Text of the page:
Infrared thermometers can be used for the diagnostic and predictive inspection of electrical equipment and systems. Heat is generated by electrical currents and one of the most efficient methods of predicting the potential failure of equipment is via temperature monitoring. Users can quickly get information about temperature by making use of an infrared thermometer.
Precise readings with between 0.75 to 2% accuracy can be provided by infrared thermometers from a distance of as much as 35 feet, depending on the particular model. An infrared thermometer requires no setup and come with a response time of under a second. They are also easy to use, lightweight and very durable.
How to measure electrical components with infrared thermometers
Contactless infrared thermometers are able to measure an object’s surface temperature from a distance, and can do so with such accuracy only for a directly visible target. This means that the likes of enclosures and covers have to be removed so that the object is fully exposed to allow the infrared thermometer to measure it.
Motors and circuit breakers and transformers are able to be directly measured due to the fact that their enclosures’ surface temperatures are normally correlated to the internal temperature. There are several applications that can be involved in a comprehensive maintenance program designed to prevent unscheduled downtime caused by equipment failures.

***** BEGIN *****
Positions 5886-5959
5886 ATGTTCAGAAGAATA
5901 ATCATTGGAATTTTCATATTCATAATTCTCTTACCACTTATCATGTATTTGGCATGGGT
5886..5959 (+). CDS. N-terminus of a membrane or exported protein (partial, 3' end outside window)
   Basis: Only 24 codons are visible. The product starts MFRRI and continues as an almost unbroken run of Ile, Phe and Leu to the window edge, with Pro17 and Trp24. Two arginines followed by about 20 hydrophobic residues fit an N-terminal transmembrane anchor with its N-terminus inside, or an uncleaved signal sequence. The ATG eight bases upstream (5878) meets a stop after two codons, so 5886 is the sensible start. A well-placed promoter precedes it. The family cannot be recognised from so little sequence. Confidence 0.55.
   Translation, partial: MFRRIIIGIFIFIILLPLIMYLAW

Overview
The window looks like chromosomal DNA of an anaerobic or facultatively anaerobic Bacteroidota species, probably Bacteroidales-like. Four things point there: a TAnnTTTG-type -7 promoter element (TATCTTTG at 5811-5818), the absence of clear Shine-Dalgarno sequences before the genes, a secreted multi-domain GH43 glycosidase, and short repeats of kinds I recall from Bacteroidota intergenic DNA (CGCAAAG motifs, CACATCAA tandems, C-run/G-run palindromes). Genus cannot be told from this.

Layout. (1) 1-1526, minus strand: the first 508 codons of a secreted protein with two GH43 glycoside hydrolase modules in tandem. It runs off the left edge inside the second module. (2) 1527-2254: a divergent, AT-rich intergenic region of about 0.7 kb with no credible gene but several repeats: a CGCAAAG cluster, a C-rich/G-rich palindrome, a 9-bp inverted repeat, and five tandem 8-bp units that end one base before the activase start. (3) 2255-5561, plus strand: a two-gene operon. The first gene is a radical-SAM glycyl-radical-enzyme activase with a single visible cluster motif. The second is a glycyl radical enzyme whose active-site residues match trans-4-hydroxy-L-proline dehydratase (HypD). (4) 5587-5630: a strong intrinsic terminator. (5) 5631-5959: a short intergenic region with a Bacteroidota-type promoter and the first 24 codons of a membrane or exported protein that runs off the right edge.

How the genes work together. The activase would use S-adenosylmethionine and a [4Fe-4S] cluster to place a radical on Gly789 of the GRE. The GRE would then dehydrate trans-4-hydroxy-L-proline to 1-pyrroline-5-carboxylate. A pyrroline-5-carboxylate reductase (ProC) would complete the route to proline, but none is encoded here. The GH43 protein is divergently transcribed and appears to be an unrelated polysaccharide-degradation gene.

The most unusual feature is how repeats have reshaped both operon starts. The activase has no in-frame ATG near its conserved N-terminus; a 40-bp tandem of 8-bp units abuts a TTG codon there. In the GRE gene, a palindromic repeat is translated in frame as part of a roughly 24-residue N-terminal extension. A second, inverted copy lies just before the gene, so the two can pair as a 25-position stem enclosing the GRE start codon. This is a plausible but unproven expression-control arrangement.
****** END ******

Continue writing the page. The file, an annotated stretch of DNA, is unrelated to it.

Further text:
Environmental temperature changes and even normal on/off current loading can cause the repeated expansion and contraction of connections and result in the gradual loosening of the connector. A loose connector will be more resistant to the flow of current, dissipating power and resulting in the generation of heat. Higher resistance can also be caused by carbon deposits, connection corrosion and dirt.
Knowing the difference in temperature between the ambient temperature and the connector is crucial to the successful evaluation of connectors. The contactless thermometer can quickly determine the ambient temperature and temperature increases that are more than 10 degrees C over it indicate an unbalanced load, bad connection or ground in circuit. A temperature reading of more than 30 degrees C above means there is a serious problem.
Hundreds of polyphase motors are often in operation in industrial plants and to ensure their long lifespan temperatures have to be monitored for the purpose of verifying correct operating temperatures and phase to phase power distribution.
The breakdown of bearings generates heat, resulting in the motor vibrating and becoming off-centre. Using an infrared thermometer to scan bearing temperatures can detect hot spots, allowing for replacements or repairs to be scheduled before equipment failure happens.
A transformer usually lists the maximum operating temperature that is permissible for it, and an infrared thermometer can directly measure the windings of air-cooled units in order to verify the overall temperature. If any hot spots are discovered this is an indication of winding flaws.
Lighting fixtures can sometimes overload due to aging electrical components and overheated ballasts can be detected by an infrared thermometer before they start smoking.
Other electrical applications for infrared thermometers include utilities, backup batteries, uninterruptible power supplies, cables and wires and phase-to-phase measurement.